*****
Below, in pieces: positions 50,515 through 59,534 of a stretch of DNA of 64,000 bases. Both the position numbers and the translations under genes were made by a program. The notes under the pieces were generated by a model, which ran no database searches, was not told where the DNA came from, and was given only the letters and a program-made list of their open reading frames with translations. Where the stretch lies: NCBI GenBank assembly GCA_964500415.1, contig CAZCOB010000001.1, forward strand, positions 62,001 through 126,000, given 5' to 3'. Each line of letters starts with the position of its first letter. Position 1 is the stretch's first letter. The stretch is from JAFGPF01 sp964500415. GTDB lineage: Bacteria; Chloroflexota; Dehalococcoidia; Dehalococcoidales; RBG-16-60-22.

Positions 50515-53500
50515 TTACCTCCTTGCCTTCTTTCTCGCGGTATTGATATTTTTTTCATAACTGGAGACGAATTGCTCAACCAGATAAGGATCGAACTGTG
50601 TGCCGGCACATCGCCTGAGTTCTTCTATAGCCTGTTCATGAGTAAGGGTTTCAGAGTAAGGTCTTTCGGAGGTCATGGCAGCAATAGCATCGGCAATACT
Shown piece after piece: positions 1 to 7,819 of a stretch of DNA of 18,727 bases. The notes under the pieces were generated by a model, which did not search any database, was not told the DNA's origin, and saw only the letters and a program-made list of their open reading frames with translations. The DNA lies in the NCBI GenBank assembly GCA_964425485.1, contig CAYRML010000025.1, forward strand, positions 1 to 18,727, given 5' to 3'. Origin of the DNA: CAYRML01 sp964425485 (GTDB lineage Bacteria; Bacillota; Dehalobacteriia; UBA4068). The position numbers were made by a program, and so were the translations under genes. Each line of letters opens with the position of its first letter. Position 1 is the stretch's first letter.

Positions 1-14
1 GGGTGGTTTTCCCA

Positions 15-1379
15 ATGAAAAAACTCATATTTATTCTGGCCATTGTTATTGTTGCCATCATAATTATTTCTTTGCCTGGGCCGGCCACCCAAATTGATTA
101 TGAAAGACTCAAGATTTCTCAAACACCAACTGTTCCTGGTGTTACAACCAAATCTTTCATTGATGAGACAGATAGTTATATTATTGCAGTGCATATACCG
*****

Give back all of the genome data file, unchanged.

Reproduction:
Below, in pieces: positions 50,515 through 59,534 of a stretch of DNA of 64,000 bases. Both the position numbers and the translations under genes were made by a program. The notes under the pieces were generated by a model, which ran no database searches, was not told where the DNA came from, and was given only the letters and a program-made list of their open reading frames with translations. Where the stretch lies: NCBI GenBank assembly GCA_964500415.1, contig CAZCOB010000001.1, forward strand, positions 62,001 through 126,000, given 5' to 3'. Each line of letters starts with the position of its first letter. Position 1 is the stretch's first letter. The stretch is from JAFGPF01 sp964500415. GTDB lineage: Bacteria; Chloroflexota; Dehalococcoidia; Dehalococcoidales; RBG-16-60-22.

Positions 50515-53500
50515 TTACCTCCTTGCCTTCTTTCTCGCGGTATTGATATTTTTTTCATAACTGGAGACGAATTGCTCAACCAGATAAGGATCGAACTGTG
50601 TGCCGGCACATCGCCTGAGTTCTTCTATAGCCTGTTCATGAGTAAGGGTTTCAGAGTAAGGTCTTTCGGAGGTCATGGCAGCAATAGCATCGGCAATACT
Shown piece after piece: positions 1 to 7,819 of a stretch of DNA of 18,727 bases. The notes under the pieces were generated by a model, which did not search any database, was not told the DNA's origin, and saw only the letters and a program-made list of their open reading frames with translations. The DNA lies in the NCBI GenBank assembly GCA_964425485.1, contig CAYRML010000025.1, forward strand, positions 1 to 18,727, given 5' to 3'. Origin of the DNA: CAYRML01 sp964425485 (GTDB lineage Bacteria; Bacillota; Dehalobacteriia; UBA4068). The position numbers were made by a program, and so were the translations under genes. Each line of letters opens with the position of its first letter. Position 1 is the stretch's first letter.

Positions 1-14
1 GGGTGGTTTTCCCA

Positions 15-1379
15 ATGAAAAAACTCATATTTATTCTGGCCATTGTTATTGTTGCCATCATAATTATTTCTTTGCCTGGGCCGGCCACCCAAATTGATTA
101 TGAAAGACTCAAGATTTCTCAAACACCAACTGTTCCTGGTGTTACAACCAAATCTTTCATTGATGAGACAGATAGTTATATTATTGCAGTGCATATACCG